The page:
Should I Snoop into My Daughter's Private Affairs?
Excessive behavior that is socially destructive and characterized by fighting, stealing, arson, truancy, and leaving home is called a conduct disorder.
Anorexia nervosa is a potentially life threatening eating disorder characterized by loss of weight that falls 20 percent or more below the normal standards.
Pediatric and clinical social worker Margey Cheses, M.S.W. and L.I.S.W., has a definite opinion on the subject. "It is a risk versus boundary issue. It is always best to try and avoid intrusive behavior by keeping the door open so a daughter will share issues with you. That is not always possible to do. If you suspect that it is a question of personal safety, notice risk factors, or observe changes in behavior that appear suspicious then it is time to intervene," Cheses says.
"If you are in doubt, put down your defenses as a mother. Observe your daughter and listen carefully. There may have been times you haven't heard things because you didn't want to. Children are a wealth of knowledge if you listen and take in their perspective."
Try Talking Before You Snoop
If you suspect your daughter is taking drugs, engaging in unsafe sex, showing signs of anorexia nervosa, or participating in any other dangerous behaviors, come right out and ask. Don't allow a conduct disorder to go unchecked. "Asking her won't give her ideas," Cheses stresses. "What it will do is give her permission to talk about it. Talking also helps to build trust in a relationship and should be pursued before you begin to snoop."
Cheses recommends you…
- Ask open-ended questions.
- Look at your child while she is talking and observe her behavior.
- Ideally keep a dialogue open so you won't have to be intrusive.
- Believe in your daughter and give her confidence and support.
If you cannot get the information you need by talking and think your daughter is in danger, then Cheses says it may be time to check her private space.
Knowing What to Look For
Common high-risk behaviors that pardon your snooping are eating disorders, substance abuse, dangerous sex practices, and potential suicide. Sometimes the only way to confirm your suspicions is to invade your daughter's privacy.
"An eating disorder can be a tremendous risk to your daughter's health," Cheses explains. "The longer it continues the more difficult it is to stop it. You can look for diet pills or bags of vomit in the trash or hidden in her room. It is also a good idea to eat with your child.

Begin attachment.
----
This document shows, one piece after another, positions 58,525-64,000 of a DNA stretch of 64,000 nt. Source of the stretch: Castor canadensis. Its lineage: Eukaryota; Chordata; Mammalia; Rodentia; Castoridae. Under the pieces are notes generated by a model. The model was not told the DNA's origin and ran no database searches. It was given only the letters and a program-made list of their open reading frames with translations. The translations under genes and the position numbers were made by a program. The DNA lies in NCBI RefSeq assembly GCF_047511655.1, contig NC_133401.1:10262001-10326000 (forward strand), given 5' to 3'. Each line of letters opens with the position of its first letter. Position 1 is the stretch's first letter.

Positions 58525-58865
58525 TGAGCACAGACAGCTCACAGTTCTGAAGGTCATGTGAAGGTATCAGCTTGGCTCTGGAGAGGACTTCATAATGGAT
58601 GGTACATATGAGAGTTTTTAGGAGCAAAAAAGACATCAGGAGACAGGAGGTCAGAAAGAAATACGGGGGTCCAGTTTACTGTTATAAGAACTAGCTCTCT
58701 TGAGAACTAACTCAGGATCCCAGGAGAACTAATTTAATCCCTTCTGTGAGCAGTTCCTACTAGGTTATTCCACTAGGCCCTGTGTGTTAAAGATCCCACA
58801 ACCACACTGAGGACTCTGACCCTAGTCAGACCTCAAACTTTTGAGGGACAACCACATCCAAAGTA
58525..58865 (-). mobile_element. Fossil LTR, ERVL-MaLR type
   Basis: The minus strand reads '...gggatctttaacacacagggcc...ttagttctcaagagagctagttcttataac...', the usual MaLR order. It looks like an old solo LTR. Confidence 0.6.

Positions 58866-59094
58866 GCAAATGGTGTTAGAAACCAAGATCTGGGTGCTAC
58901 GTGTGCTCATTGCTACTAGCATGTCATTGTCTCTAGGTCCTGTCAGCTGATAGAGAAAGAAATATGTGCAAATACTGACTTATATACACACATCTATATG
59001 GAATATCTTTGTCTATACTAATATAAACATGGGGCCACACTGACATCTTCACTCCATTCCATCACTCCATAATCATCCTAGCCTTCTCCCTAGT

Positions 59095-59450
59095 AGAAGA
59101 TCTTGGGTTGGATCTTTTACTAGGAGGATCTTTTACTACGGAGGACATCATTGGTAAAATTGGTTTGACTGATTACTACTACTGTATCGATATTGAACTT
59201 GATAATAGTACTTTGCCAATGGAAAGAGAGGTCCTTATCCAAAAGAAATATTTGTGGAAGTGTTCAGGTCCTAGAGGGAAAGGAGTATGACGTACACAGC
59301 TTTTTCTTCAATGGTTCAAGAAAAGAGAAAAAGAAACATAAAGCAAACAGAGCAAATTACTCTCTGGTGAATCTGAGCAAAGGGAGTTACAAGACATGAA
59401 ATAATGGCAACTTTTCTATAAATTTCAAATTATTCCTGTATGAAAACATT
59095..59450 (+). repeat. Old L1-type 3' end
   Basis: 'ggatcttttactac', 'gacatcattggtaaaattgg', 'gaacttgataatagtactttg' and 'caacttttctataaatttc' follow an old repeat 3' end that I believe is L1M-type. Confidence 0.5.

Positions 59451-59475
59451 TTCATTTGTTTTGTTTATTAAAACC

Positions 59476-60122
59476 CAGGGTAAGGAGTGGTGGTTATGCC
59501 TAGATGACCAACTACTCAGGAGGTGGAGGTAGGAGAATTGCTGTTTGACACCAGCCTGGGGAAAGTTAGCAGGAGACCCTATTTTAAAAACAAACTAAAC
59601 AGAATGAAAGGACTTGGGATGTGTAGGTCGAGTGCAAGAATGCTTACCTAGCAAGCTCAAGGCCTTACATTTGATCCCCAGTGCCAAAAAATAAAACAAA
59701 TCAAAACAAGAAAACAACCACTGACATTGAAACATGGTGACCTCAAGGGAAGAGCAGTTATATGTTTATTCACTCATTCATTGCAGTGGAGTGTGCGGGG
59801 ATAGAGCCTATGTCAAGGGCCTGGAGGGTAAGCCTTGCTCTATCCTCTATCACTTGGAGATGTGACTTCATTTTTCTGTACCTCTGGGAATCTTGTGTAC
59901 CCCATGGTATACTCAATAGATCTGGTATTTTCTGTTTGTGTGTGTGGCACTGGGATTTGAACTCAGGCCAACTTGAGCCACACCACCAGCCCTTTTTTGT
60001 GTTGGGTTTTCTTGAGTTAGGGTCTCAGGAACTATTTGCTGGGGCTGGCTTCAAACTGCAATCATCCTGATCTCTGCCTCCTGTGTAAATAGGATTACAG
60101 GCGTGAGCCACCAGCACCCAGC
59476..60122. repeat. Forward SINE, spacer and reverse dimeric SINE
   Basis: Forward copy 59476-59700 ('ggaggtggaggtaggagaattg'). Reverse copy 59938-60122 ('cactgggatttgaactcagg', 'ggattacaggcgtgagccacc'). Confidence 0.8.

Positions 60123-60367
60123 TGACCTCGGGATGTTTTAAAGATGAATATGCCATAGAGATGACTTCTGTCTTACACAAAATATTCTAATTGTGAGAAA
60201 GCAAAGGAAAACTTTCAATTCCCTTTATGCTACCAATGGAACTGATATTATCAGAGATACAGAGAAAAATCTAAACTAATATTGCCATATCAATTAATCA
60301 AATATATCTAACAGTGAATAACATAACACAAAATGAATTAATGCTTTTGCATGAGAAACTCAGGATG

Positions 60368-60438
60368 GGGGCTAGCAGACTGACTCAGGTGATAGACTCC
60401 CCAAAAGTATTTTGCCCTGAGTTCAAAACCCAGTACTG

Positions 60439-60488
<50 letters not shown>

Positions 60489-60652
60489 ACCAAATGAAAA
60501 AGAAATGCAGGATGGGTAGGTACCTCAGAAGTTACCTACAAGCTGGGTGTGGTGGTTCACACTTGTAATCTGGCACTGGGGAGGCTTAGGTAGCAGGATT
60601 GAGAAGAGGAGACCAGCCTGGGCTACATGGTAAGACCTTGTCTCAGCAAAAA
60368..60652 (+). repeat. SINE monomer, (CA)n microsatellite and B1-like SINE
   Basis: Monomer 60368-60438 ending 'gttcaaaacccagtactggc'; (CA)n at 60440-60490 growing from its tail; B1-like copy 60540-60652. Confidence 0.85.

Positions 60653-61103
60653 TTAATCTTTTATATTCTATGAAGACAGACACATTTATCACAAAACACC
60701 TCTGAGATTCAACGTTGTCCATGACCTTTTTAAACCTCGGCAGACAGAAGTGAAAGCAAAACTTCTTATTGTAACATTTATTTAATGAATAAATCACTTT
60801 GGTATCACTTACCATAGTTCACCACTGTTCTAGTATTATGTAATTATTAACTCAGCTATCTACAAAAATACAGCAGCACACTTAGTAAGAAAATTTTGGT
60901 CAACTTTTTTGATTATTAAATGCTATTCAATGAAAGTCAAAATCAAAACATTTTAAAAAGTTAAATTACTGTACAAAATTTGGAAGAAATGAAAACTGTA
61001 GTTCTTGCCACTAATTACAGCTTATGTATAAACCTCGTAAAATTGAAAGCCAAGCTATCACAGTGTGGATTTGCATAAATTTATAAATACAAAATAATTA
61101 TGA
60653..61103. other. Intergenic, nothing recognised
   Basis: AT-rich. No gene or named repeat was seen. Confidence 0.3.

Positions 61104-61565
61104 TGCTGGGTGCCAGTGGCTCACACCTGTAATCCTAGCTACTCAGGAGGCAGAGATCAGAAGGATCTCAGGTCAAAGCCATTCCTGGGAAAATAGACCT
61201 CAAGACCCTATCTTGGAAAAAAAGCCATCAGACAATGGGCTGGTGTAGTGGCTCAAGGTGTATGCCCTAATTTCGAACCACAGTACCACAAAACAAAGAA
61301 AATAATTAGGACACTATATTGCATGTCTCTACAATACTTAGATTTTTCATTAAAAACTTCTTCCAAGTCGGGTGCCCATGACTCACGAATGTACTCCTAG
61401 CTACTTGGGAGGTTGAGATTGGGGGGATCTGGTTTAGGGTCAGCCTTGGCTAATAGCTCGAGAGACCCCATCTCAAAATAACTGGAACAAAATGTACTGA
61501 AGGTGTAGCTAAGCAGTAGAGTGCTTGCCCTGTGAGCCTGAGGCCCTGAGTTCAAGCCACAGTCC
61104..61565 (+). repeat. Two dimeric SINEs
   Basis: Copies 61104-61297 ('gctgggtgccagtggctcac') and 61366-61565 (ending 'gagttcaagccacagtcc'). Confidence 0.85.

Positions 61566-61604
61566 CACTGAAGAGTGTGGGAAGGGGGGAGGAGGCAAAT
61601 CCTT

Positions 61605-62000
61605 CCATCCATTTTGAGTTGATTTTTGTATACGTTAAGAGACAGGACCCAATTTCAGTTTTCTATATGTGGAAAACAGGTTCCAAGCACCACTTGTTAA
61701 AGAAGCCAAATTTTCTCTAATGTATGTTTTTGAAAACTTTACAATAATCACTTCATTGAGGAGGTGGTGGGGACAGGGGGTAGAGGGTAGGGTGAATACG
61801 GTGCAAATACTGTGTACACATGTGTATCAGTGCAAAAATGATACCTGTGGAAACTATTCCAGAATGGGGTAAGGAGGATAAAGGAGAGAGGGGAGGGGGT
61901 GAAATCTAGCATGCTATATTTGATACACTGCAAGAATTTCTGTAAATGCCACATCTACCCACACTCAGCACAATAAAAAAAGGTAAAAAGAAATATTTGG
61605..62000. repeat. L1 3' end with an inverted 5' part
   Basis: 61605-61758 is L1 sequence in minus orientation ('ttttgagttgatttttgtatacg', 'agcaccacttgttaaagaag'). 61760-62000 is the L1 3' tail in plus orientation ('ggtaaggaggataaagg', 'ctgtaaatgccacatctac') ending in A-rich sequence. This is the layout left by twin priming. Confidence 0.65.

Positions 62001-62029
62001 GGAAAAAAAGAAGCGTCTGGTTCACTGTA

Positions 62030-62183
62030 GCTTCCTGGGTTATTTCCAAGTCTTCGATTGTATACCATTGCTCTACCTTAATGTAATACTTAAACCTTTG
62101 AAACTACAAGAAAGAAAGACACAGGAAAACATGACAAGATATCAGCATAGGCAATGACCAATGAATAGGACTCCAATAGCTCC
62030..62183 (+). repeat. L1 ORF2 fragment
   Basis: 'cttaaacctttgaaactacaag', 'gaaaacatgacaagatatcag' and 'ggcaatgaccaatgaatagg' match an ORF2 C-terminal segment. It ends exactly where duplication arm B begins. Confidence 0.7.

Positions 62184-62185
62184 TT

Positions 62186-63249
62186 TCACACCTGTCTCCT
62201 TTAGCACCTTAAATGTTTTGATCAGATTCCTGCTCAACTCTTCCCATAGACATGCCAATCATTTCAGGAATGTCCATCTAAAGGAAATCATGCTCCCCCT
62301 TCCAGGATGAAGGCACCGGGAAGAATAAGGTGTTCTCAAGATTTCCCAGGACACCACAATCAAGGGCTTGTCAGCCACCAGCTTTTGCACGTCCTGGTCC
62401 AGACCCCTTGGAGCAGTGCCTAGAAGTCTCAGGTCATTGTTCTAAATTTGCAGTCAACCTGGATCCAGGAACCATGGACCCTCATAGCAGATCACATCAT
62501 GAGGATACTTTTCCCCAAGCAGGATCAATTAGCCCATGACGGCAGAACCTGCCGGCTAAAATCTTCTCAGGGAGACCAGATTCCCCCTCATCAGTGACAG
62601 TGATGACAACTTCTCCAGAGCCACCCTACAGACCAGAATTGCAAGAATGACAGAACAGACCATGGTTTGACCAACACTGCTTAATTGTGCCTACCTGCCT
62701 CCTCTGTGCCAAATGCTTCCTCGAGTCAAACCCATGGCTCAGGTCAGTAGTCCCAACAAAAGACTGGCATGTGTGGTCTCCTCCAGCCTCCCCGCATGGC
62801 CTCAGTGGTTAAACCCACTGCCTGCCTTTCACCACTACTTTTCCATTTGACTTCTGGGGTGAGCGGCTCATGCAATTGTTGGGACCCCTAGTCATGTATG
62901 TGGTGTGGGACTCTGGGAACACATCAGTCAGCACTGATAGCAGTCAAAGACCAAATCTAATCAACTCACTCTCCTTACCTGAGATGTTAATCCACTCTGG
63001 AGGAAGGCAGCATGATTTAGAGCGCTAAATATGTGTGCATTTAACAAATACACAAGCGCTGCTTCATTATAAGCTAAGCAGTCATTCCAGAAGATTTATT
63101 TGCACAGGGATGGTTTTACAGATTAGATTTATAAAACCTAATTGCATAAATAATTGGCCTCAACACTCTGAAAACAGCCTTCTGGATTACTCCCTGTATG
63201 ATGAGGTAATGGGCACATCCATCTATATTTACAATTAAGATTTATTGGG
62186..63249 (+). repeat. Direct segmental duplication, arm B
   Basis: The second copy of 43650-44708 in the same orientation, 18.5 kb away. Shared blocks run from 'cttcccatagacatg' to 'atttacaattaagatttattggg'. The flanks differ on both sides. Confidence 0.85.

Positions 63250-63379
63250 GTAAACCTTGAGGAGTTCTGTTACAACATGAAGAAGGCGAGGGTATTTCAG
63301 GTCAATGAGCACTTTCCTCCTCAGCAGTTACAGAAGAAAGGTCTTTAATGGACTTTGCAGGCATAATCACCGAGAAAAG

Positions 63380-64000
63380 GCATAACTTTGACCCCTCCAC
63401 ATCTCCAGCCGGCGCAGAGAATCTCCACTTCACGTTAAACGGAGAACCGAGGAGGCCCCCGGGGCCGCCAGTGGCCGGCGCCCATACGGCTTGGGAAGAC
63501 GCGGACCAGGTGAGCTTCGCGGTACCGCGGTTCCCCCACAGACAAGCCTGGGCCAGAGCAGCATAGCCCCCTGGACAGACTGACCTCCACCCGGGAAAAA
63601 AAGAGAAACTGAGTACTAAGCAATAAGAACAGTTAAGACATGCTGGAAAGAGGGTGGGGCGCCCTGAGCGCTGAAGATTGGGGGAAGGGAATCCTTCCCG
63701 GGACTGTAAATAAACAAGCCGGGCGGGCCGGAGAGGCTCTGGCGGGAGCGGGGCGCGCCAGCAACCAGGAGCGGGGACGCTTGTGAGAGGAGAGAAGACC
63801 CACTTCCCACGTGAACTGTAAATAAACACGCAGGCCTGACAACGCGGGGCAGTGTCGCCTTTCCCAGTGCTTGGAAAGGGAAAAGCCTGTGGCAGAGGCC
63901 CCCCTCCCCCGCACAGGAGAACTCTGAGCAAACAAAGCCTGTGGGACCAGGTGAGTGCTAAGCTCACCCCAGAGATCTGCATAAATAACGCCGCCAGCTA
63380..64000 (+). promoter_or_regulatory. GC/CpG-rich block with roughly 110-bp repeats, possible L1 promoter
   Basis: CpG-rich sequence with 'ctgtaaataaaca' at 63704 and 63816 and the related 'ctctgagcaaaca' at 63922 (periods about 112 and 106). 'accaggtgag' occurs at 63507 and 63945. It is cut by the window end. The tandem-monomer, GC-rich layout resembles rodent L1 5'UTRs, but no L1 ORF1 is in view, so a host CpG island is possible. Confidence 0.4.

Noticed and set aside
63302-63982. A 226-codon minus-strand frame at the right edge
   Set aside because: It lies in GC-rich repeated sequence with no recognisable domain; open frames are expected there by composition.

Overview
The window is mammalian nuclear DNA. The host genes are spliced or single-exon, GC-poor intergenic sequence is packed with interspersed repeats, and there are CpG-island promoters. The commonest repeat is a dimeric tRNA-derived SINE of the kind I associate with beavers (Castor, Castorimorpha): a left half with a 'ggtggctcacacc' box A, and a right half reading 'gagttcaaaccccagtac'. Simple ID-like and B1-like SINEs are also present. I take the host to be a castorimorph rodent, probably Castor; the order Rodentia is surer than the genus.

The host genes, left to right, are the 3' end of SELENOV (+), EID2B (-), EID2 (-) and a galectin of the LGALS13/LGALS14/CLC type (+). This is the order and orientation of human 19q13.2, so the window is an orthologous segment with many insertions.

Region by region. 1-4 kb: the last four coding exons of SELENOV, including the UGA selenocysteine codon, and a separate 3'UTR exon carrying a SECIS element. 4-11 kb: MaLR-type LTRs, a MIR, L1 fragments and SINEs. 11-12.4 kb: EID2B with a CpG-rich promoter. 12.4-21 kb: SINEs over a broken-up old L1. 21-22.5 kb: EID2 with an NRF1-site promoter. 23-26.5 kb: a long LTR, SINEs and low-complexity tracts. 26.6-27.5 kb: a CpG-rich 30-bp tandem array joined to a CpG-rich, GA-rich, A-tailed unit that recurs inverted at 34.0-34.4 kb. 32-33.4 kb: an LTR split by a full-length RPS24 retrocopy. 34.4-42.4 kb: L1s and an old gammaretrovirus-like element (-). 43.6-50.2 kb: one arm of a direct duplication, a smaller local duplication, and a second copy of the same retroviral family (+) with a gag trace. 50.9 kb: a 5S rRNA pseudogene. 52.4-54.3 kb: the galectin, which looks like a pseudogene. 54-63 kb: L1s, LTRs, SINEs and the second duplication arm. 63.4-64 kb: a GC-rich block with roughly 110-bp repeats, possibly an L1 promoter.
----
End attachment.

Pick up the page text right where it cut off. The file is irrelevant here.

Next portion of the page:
Intervention is confronting an individual over a situation with the goal of making them face up to what they are doing and seeing how their actions are affecting him or herself and those around him or her. Intervention could entail anything from conversation to physically moving the person to another location.
"If you think your daughter has a drug problem, you don't want to hold back. Look for dilated eyes and notice if she is tending to distance herself from you, emotionally and physically," says Cheses.
Once again if you have to check her dresser drawers, count her cash, or read her locked diary, crossing the boundary line is secondary to the potential risk factors and your daughter's safety.
Dangerous Sexual Practices
A mother needs to know if a daughter is being victimized sexually, practicing unsafe sex at a young age, or making up for some emotional deficiency by reaching out sexually. If the only way you can confirm your hunch that one of the above is happening is by invading her privacy, then you should check her Internet chat rooms and look for secret letters or notes to friends.
The Potential for Suicide
If you suspect that your child is suicidal, do not take any chances. Do not delay gathering all the information you can, talking to them, and initiating intervention immediately!
Learning More Telltale Signs of Significant Trouble
Depression among teenagers and young women is a matter of great concern today. It is something for which moms should be on the lookout. Indications that your daughter is suffering a normal bout of depression that lasts approximately two weeks includes symptoms such as sadness, despair, loss of interest in usual activities, and lethargy.
Major depression is much more serious. A specialist should be consulted if your daughter neglects her daily functions and stays in bed, is prone to crying, or expresses that she feels like a failure or does not like herself.
Agitated depression is at the other end of the spectrum and is characterized by hyperactivity, nonstop activity, sleeplessness, avoidance of others, and the inability to find pleasure. It, too, may necessitate calling the doctor.
Determining What's Next
If you have confirmed that your daughter is having significant and serious problems, it is time to be up front, Cheses says. Intervention is necessary. Start by telling your daughter you snooped. Give her the reasons why. Tell her what you found and then figure out a plan to help her. That could very well include therapy with an objective, trained professional.
Excerpted from The Complete Idiot's Guide to Mothers and Daughters © 2001 by Rosanne Rosen. All rights reserved including the right of reproduction in whole or in part in any form. Used by arrangement with Alpha Books, a member of Penguin Group (USA) Inc.
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